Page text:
Sunday, 18 July 2010
The youngest ever food editor at Waitrose Food Illustrated, a chef, and a food stylist. Her popup restaurant Shoreditch in February sold out in less than a day. Later this year she plans to launch a Vietnamese restaurant. And whenever she has the time, she is cooking and travelling in her pride and joy: Myrtle the Hurtle, a bay window, 1972 VW camper van, fully decked-out with kitchen.
Here making aioli from scratch in a pestle and mortar with Patricia Michelson, owner of La Fromagerie, Alice Hart provided the audience of 20or so with great tips and entertaining talk as she coked up delicious food. Firstly, we enjoyed blackberry granola muffins – something I look forward to making and sharing with you fully later this year. They were gorgeous and the use of wholemeal flour, hazelnuts and granola made them feel positively healthy. Next on the menu were courgette flowers stuffed with fresh goat cheese alongside a summer squash agrodolce. Whilst I am normally into my sweet food, being ill had left me craving savoury and the food here was exciting and new to me – I enjoyed it all! The squash agrodulce was like a summer salad of roasted squash and courgette with a fresh dressing, perfect under the soft richness of the goat-cheese flowers. Unfortunately I forgot to take pictures so these are the few from my Dad’s phone. Alice made an interesting point that people often hear of battered and fried courgette flowers and think this is the only way to eat them. Whilst yummy, that is such a faff and the flowers are very versatile – can be eaten raw, shredded in salads or baked. Next up was beetroot cured salmon with a fennel salad and the aformentioned aioli. I haven’t tried much fish before but the beetroot cure made this totally beautiful and the whole audience seemed to love it. The aioli was a wonderful yellow and tasted just as vibrant, it was also new to see it being done in a pestle and mortar with no whisk to be seen. Also saving on washing up because the garlic and salt can be crushed in here first before you go on to create the emulsion. The fish was served with a glass of prosecco with a stunning purple borage flower which tastes of cucumber! (Don’t worry, my prosecco was passed along!) We finished with mocha affogatos (chocolate ice cream with hot coffee poured on top) which were an indulgent end. Overall, I had a wonderful time and enjoyed trying fresh new food and great produce. Alice Hart is lovely and I have noticed many more delicious recipes to try from her new book which I highly recommend. In particular I am looking forward to trying salted caramel mousse cups with scooping biscuits - sounds totally divine.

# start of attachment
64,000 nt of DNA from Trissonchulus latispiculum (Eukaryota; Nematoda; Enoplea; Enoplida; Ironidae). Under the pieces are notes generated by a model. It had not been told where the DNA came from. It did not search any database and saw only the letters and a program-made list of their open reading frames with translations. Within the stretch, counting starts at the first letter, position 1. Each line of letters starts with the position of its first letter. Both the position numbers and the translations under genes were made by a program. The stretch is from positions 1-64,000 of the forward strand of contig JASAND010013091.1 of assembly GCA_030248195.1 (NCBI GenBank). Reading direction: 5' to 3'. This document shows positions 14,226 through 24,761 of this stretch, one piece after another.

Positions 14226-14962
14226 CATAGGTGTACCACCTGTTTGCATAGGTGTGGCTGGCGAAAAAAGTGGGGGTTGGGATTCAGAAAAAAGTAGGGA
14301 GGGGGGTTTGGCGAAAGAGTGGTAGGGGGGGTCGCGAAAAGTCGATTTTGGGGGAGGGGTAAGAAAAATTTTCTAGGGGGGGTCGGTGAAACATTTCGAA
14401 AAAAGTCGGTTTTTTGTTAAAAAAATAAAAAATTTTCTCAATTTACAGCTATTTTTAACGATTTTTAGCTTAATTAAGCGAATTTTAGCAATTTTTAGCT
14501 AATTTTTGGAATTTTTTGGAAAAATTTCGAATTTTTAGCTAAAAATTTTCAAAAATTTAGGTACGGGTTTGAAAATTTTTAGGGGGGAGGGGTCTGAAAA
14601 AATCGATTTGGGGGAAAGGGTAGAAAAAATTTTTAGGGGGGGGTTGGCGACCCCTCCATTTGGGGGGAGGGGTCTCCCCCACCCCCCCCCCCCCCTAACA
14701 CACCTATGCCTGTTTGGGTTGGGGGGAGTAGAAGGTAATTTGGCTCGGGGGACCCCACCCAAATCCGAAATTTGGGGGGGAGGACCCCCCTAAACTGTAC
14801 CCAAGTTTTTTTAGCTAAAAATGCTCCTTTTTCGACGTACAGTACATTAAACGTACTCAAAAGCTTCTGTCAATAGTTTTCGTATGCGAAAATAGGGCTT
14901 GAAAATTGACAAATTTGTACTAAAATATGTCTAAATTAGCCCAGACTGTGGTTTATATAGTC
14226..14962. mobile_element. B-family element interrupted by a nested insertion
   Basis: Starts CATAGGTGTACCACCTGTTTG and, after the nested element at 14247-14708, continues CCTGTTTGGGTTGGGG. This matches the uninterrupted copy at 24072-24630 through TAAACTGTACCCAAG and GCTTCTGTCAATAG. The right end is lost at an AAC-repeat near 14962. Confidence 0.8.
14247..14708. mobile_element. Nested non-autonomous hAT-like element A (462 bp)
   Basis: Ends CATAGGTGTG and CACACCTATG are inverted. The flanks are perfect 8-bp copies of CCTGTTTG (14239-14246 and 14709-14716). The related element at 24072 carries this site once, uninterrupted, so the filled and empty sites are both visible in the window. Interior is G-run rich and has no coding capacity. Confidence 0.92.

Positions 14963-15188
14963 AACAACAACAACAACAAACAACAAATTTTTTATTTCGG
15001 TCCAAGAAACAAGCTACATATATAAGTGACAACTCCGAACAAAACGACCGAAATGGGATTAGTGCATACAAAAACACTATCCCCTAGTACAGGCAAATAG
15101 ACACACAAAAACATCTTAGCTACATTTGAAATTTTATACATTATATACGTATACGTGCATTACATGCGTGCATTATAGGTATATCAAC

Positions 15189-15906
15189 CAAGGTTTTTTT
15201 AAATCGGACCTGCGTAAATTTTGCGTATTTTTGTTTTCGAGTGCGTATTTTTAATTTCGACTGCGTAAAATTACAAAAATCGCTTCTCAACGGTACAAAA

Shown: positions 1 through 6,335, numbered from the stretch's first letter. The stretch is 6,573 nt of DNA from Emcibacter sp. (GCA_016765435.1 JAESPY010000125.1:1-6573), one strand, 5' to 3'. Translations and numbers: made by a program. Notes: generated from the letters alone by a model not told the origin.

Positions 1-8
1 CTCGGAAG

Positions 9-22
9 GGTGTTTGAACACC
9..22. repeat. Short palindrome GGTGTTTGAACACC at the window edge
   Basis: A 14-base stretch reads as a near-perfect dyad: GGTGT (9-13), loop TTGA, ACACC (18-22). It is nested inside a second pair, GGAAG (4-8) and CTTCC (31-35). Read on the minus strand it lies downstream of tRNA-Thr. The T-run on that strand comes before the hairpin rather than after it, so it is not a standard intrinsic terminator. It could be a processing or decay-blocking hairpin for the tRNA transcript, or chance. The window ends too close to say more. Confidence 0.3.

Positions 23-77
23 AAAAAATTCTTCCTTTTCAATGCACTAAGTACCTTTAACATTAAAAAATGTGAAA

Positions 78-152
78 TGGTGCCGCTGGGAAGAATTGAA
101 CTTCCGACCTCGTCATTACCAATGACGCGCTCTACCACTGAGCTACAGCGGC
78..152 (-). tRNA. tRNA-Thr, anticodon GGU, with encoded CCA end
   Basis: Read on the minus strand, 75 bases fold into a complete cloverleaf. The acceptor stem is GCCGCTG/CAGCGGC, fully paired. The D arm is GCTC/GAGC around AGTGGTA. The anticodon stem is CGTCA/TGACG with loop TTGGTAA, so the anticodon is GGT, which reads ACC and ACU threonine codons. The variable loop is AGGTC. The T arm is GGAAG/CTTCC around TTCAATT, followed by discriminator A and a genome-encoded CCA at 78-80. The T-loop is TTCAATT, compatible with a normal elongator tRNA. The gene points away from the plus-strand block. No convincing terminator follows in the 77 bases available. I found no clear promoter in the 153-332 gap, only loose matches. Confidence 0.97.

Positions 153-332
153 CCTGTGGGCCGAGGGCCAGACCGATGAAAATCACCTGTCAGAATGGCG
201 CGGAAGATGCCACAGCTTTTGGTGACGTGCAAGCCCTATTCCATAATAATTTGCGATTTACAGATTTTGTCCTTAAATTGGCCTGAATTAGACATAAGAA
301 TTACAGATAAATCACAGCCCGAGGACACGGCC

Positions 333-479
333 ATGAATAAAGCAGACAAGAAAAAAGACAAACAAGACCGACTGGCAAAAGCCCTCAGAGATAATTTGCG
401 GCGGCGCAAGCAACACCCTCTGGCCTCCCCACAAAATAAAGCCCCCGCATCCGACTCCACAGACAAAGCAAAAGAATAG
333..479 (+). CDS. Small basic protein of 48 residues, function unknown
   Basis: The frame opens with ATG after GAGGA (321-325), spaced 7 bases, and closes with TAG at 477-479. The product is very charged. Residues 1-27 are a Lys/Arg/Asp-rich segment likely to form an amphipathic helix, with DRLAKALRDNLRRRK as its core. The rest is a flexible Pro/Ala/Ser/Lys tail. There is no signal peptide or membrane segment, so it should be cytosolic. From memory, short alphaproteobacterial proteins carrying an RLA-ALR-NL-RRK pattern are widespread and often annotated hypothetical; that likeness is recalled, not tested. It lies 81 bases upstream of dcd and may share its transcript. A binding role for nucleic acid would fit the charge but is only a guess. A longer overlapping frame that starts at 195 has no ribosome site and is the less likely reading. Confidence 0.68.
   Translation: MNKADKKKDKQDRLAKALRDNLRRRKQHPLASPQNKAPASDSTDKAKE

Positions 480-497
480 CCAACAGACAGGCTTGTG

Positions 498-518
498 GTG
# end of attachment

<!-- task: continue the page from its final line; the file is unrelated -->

PS head to the lovely Culinary Travels blog here which has a full review of Alice Hart's book here.
Friday, 2 July 2010
Verdict? Addictive! This gift was a big surprise and it is precious as well – it was my Granny’s for many years and I feel guilty for receiving such a delicious book of hers! Dotted through the book were bright pink post-it notes from my Granny, telling me which cookies she had tried, which worked, what amendments to make etc. I am excited to get through her list of recommendations and trying some of the more unusual biscuits from this book – Curly Peter anyone? Napoleon Hat? In the mean time, I’m sure these will be made again!Arguably all cookies are simple – but these really are. After simply melting the golden syrup and butter, all the dry ingredients are just poured in. At first the ratio of ingredients seems far too dry, but a good old mix and everything is good. Another positive on this recipe? It makes a lot a cookies! Although the dough is pretty good so this number does go down a little ;) Straight out of the oven these are delightfully soft and chewy. The next day they will be crunchier round the edges but still have a soft and sweet middle. Tempted enough? Here’s the recipe…